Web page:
‘Real Readers,’ ‘Real Books,’ and Missing out on Comics

I’ve read many variations of the charges historically laid against comics, but oh, they never get old. Bill Bryson, in The Life and Times of the Thunderbolt Kid—his memoir about growing up in 1950s Iowa—recounts the charges Fredrick Wertham laid against comics in Seduction of the Innocent. According to Wertham they caused moral degradation, “promoted violence, torture, criminality, drug-taking, and rampant masturbation, though,” as Bryson notes, “not presumably at the same time.”


“Wertham saw sex literally in every shadow. He pointed out how in one from of an action comic the shading on a man’s shoulder, when turned at an angle and viewed with an imaginative squint, looked exactly like a woman’s pudenda. (In fact it did. There was no arguing the point.) Wertham also announced what most of us knew in our hearts but were reluctant to concede—that many of the superheroes were not fully men in the red-blooded, girl-kissing sense of the term. Batman and Robin in particular he singled out as ‘a wish dream of two homosexuals living together.’ It was an unanswerable charge. You only have to look at the tights.”


So it doesn’t surprise me to read quotes from librarians in 1940s condemning comics using their own framework of understanding—children who read comics weren’t really reading, and even worse, they were being permanently damaged by this failing and would never really be able to read properly. For all that current librarianship is big on connecting people to the information they need, it’s origins are more prescriptive—for those who came to the library for reading materials, it was about connecting people not with the right book, but with the right kind of book.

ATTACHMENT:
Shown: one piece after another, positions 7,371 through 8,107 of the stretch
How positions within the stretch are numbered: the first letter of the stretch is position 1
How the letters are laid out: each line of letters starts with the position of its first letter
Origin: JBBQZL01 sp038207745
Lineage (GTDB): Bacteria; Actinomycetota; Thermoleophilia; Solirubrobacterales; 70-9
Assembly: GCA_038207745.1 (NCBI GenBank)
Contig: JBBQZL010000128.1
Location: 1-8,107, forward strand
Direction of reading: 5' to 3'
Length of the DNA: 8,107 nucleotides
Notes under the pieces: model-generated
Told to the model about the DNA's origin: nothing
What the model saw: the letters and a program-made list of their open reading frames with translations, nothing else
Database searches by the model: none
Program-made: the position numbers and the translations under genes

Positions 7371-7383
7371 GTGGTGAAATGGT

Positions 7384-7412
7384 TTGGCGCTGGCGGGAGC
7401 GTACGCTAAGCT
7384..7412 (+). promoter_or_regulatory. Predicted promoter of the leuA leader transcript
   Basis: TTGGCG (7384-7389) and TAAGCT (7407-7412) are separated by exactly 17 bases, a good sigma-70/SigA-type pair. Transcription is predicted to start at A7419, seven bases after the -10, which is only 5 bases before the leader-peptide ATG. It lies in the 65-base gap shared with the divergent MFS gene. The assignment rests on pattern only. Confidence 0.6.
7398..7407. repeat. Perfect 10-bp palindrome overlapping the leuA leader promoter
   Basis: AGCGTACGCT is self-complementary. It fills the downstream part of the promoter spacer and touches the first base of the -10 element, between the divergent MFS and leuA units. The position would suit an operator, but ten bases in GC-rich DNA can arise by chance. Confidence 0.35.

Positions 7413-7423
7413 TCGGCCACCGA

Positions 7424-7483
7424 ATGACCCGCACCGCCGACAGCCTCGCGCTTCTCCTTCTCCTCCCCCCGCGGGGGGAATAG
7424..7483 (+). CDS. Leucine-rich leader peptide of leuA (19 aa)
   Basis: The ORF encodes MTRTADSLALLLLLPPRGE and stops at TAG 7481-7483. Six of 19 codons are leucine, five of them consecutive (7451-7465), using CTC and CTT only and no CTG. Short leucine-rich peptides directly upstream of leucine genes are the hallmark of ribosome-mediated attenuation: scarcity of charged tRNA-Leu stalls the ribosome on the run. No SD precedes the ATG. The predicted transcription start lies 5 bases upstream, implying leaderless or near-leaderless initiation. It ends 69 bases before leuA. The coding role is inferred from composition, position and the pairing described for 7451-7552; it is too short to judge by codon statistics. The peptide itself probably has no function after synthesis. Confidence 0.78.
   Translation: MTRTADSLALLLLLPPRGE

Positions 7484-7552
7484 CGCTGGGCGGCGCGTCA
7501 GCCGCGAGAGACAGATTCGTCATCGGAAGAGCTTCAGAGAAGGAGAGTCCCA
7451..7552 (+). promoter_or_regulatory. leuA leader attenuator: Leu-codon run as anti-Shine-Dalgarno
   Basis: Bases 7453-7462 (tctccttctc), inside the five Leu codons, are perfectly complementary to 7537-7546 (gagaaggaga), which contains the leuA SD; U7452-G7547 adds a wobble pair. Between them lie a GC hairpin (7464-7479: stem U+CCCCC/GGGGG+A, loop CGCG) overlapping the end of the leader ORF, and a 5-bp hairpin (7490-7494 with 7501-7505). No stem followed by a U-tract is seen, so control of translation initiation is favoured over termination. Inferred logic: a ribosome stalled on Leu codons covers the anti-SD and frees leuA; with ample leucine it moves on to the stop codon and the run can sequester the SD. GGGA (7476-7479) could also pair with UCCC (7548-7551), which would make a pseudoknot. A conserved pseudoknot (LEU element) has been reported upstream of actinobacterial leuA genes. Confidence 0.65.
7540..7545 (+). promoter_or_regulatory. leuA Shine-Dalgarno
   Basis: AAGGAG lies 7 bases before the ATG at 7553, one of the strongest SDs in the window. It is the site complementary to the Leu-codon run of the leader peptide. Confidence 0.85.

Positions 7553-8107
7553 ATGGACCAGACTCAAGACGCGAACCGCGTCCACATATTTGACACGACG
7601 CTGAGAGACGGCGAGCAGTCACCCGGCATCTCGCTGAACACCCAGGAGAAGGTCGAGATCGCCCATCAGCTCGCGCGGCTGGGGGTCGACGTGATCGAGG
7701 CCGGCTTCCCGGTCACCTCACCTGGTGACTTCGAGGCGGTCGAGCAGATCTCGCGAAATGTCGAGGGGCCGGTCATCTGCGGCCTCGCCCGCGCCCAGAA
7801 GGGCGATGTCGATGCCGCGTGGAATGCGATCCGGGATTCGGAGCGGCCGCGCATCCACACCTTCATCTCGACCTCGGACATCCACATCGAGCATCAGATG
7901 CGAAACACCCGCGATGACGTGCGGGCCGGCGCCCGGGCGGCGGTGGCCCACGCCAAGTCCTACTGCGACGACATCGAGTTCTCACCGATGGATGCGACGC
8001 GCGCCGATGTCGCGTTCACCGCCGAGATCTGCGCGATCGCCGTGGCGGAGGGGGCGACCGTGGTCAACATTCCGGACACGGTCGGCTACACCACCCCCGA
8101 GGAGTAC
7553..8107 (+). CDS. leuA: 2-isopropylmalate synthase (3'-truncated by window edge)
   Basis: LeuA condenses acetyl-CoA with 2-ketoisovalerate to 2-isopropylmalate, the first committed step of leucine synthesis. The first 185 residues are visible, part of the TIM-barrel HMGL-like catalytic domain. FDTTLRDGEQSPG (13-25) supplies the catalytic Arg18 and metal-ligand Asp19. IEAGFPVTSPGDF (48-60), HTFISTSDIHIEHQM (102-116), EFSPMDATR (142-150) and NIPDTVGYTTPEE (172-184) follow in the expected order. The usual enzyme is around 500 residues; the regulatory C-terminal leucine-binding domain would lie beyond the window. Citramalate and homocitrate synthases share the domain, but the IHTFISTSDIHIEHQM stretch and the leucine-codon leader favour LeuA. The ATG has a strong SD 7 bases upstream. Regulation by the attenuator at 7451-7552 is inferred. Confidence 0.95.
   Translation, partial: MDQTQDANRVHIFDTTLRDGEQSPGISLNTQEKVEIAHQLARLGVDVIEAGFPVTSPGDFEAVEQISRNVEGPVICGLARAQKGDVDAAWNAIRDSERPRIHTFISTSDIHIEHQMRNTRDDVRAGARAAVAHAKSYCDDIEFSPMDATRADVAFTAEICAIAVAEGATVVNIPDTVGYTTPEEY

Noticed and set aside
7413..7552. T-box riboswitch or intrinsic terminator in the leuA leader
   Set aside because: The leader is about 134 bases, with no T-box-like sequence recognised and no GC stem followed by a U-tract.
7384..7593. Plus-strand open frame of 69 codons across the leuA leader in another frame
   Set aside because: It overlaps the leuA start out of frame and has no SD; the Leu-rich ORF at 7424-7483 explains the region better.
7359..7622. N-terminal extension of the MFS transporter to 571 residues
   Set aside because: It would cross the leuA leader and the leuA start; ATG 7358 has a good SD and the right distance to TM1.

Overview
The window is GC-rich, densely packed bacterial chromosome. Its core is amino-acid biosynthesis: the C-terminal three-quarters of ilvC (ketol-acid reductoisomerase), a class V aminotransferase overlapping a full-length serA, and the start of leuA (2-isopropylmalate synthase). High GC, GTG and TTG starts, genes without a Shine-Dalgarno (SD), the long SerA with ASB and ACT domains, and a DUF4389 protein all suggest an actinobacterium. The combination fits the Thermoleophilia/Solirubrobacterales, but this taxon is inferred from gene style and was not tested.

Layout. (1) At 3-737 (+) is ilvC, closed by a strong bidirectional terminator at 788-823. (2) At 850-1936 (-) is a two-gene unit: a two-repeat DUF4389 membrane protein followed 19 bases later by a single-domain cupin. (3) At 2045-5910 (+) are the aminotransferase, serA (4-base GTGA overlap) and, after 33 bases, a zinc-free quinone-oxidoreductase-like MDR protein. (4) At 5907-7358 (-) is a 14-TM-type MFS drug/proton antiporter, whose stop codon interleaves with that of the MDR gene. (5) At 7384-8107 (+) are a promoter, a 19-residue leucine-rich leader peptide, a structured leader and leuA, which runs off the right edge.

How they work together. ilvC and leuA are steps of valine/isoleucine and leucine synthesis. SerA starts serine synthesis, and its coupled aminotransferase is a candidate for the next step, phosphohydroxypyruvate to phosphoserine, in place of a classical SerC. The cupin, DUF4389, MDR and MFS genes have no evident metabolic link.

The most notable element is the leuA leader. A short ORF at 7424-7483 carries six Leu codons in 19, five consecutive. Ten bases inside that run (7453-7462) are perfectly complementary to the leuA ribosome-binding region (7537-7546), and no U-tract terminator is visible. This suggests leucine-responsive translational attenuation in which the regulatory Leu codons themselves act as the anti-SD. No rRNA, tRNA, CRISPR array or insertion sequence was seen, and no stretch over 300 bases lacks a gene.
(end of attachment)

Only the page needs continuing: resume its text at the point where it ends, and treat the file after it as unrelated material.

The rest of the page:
The preconceived notions about who reads comics and why have been thoroughly rehashed as the format has become increasingly legitimized in the public eye (as The Onion remarked last year with their rather pointed headline: “Comics Not Just For Kids Anymore, Reports 85,000th Mainstream News Story”), but despite this librarians are still talking about them as if they’re a untested and potentially unsound variable. Lucia Cedeira Serantes, in “Misfits, Loners, Immature Students, and Reluctant Readers: Librarianship in the Construction of Teen Readers of Comics,” looks closely at the language used and attitudes displayed by librarians in relation to comics and teenagers, and a fair bit of it is depressingly old-school; viewing comics as inferior graphic novels and both as inferior to ‘real books,’ and viewing the teenagers who read them as immature, either in terms of literacy level or as readers who hadn’t learned to discern yet, and hoping they’ll move on to ‘real’ reading.